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Isle of the Dead.

isle of the deadIsle of the Dead

The ‘Isle of the Dead’ may yet prove to be another nail in the coffin of global warming and its gruesome companion, Disastrous Sea Level Rises.

The `Isle of the Dead’ is over two acres in size and is situated within the harbor of Port Arthur opening directly to the Southern Ocean. The isle itself is actually a graveyard (thus its eerie name), containing the graves of some 2,000 British convicts and free persons from the 19th century who lived and died at the nearby convict colony of Port Arthur between 1832 and 1870.

In 1841. renowned British Antarctic explorer, Captain Sir James Clark Ross, sailed into Tassy after a 6-month voyage of discovery and exploration to the Antarctic.

Ross and Governor Franklin made a particular point of visiting Port Arthur, to meet Thomas Lempriere, a senior official of the convict colony there, but who was also a methodical observer and recorder of meteorological, tidal, and astronomical data. It is important to note what Captain Ross wrote about it.

“My principal object in visiting Port Arthur was to afford a comparison of our standard barometer with that which had been employed for several years by Mr. Lempriere, the Deputy Assistant Commissary General, in accordance with my instructions, and also to establish a permanent mark at the zero point, or general mean level of the sea as determined by the tidal observations which Mr. Lempriere had conducted with perseverance and exactness for some time: by which means any secular variation in the relative level of the land and sea, which is known to occur on some coasts, might at any future period be detected, and its amount determined.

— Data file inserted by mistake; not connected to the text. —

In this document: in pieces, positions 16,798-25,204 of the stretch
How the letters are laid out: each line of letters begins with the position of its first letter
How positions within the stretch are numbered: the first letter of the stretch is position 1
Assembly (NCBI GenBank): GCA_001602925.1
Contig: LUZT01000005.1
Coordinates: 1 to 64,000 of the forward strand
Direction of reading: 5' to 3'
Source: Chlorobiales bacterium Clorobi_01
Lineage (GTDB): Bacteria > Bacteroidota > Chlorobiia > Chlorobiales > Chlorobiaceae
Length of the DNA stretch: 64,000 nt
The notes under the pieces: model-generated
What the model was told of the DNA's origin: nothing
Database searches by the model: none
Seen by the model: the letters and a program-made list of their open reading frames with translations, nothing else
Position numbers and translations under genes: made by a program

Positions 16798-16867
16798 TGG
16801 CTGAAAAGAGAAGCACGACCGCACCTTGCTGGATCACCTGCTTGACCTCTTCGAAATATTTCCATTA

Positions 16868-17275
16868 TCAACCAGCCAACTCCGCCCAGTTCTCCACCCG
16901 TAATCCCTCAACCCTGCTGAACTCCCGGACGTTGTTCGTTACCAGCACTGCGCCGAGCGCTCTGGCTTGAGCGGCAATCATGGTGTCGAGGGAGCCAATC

The point chosen for this purpose was the perpendicular cliff of the small islet off Point Puer, which, being near to the tide register, rendered the operation more simple and exact. The Governor, whom I had accompanied on an official visit to the settlement, gave directions to afford Mr. Lempriere every assistance of labourers he required, to have the mark cut deeply in the rock in the exact spot which his tidal observations indicated as the mean level of the ocean.

That mark is still there today, as can be seen in the photo.The photo was taken at midway between high and low tides.

There is intensive research presently underway by several institutions including the now corrupt CSIRO assisted by the head of the Inter-Agency Committee on Marine Science & Technology, Dr David Pugh, who is based at the University of Southampton, UK. But in spite of plenty of time we have yet to see their detailed explanation of just why this mark confounds all the predictions about sea level rise.

Dr. Pugh airily waves his hands and says in effect that poor old confused Lempriere, in spite of the detailed instructions about getting a Mean Sea Level (half way between high and low tide), he just put in the high water mark. This, of course, sounds logical to anybody steeped in the Green religion.

But not to anyone else and not to real scientists who look at evidence unflinchingly.

Be that as it may, the Australian National Tidal Facility at Flinders University in Adelaide published a `Mean Sea Level Survey’ in 1998 to establish sea level trends around the Australian coast from tide gauges having more than 23 years of hourly data in their archive. This survey was particularly relevant for global application since Australia is tectonically stable and much less affected by Post Glacial Rebound (the tendency of land to rise once the burden of billions of tons of ice goes) than Europe, Asia or North America.

It did not include Tasmania possibly because University types do not recognise Tasmania as part of Australia, possibly because somehow the dumb Tasmanians had not yet got around to measuring sea levels in 1975.